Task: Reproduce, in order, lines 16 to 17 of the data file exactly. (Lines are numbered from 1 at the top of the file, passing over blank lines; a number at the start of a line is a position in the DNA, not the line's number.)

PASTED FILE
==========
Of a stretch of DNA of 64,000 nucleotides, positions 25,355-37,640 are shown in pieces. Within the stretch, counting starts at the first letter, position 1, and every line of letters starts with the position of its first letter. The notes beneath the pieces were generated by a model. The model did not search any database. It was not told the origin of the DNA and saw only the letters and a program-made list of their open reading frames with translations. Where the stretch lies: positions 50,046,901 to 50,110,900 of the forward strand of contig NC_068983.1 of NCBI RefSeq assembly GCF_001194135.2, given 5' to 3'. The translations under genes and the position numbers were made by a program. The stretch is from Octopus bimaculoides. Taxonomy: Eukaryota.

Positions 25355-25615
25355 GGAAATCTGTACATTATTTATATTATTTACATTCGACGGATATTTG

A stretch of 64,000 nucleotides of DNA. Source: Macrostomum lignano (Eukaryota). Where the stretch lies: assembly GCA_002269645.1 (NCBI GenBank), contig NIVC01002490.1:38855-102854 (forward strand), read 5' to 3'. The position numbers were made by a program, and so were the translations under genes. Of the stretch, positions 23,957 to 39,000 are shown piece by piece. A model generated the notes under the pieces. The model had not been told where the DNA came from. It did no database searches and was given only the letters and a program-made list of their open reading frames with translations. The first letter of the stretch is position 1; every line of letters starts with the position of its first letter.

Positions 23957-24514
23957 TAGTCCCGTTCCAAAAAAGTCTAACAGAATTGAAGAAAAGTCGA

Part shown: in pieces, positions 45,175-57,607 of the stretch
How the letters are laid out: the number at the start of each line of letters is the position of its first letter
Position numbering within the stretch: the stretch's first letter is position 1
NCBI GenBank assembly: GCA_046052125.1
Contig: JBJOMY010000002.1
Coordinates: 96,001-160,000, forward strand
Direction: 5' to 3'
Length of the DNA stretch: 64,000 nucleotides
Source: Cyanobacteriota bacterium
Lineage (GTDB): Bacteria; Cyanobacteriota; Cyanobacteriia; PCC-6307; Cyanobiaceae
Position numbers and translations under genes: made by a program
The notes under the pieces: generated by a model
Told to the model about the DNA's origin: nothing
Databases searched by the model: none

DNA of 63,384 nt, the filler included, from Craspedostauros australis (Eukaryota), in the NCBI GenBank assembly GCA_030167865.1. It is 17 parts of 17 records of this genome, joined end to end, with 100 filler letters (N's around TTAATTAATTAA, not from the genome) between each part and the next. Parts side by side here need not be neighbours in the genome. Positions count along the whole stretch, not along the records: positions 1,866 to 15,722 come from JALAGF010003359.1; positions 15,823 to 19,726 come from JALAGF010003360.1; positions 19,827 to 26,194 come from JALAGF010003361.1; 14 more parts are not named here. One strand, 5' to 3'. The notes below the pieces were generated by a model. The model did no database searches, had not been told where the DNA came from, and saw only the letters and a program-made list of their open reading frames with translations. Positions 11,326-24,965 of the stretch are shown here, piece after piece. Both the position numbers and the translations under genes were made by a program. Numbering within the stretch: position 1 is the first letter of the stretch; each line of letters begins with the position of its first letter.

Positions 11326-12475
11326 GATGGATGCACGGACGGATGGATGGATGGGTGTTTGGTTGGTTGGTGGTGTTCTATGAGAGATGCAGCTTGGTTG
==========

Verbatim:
Lineage (GTDB): Bacteria; Cyanobacteriota; Cyanobacteriia; PCC-6307; Cyanobiaceae
Position numbers and translations under genes: made by a program